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Jed: Had you made stuff before APT, or was it all straight theatre and musicals?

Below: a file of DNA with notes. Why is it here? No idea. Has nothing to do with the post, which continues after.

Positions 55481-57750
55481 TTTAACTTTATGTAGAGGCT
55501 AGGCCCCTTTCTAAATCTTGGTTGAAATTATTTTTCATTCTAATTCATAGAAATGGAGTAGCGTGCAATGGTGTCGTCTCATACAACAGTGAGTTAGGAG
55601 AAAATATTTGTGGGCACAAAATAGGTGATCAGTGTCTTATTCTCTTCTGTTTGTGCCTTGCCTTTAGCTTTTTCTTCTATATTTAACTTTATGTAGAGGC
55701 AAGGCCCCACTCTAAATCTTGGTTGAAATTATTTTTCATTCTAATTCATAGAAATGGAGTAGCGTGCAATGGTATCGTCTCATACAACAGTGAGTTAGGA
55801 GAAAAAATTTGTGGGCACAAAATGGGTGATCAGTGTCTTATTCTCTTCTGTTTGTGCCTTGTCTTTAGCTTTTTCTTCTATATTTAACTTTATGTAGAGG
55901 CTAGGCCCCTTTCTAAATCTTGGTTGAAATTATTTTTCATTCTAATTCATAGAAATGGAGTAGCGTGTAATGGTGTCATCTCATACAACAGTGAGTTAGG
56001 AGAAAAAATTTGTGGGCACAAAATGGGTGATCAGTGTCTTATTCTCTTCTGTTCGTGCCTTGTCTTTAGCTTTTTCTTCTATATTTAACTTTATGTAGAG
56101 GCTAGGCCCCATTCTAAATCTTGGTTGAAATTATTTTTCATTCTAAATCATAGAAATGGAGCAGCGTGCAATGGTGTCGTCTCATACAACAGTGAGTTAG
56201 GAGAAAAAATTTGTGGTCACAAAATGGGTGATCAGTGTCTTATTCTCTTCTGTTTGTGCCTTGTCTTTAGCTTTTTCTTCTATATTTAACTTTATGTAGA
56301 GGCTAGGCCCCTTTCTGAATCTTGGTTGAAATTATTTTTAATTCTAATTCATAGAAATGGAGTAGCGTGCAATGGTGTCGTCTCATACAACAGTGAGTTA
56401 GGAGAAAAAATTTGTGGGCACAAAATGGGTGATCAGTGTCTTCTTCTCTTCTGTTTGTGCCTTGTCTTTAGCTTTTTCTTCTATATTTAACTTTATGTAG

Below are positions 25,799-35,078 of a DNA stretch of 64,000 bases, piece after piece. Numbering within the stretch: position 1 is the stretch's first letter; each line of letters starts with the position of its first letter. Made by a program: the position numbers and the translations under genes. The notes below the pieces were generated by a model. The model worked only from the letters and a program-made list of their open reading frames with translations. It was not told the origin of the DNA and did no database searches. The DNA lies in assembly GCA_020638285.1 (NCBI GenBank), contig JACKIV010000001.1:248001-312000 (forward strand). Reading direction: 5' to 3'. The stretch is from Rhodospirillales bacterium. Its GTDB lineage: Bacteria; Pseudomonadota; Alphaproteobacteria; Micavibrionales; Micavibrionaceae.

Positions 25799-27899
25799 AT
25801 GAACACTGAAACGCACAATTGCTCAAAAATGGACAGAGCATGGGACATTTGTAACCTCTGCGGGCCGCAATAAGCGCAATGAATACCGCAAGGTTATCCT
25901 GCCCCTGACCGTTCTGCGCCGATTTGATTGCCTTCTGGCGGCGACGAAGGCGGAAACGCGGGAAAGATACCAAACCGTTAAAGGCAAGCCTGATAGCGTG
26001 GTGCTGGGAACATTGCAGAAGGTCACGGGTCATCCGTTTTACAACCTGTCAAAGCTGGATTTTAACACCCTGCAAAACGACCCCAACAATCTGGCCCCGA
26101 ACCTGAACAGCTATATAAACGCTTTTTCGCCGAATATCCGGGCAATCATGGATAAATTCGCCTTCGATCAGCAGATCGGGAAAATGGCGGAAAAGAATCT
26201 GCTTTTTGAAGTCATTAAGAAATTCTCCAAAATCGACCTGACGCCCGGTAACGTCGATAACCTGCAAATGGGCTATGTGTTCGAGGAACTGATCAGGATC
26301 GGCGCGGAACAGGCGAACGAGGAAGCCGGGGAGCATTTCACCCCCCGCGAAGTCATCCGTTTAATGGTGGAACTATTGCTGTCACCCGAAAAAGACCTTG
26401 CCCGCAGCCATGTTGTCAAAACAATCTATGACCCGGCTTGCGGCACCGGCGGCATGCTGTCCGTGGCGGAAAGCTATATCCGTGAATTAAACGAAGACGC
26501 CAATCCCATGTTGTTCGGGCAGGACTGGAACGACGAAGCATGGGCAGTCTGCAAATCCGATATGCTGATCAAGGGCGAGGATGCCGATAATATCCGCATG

Katie: In college I got one of two spots to do SITI Company training and started doing Suzuki with them and Anne Bogart. In the summer and in the school year I was training intensively with them and making pieces with my best friend Adam. In my senior year of college I made my first full piece. I wrote, performed and produced a one-woman show about the disappearances in Argentina, using my Suzuki SITI experience and also my Latin American studies history knowledge, as a theatre and Latin American studies major. Then I made a piece with a bunch of my colleagues about various female artists. It was very avant-garde and very physical theatre-y and just a mash-up of different images. After college I did the apprenticeship in Louisville. They don’t really make original work, but I was cast in a show with The Civilians, and, you know, they’re creators but it’s definitely more script-based. They are into a lot of community-driven work, so I started getting interested in that. I started a theatre company with my friend Jenny Jacobs called Iris and we created a very sweet piece for the Prague International Festival. We built it over eight days in an apartment in Prague before we performed it. All of that was before I went to NYC. Everything was great in Philly! I was doing regional theatre, I started a company, I made a one-woman show called The Girl in the Yellow Dress that was a big hit in the Fringe Festival. I was writing and creating so much stuff and then it all just stopped because of a bad relationship. I spent the next ten months being like, “Why don’t I have work? Why is the work I have so lame? Where did everybody go?” The Prague show ended, we all came home, and all the momentum died. That’s when I made the decision to go to NYC.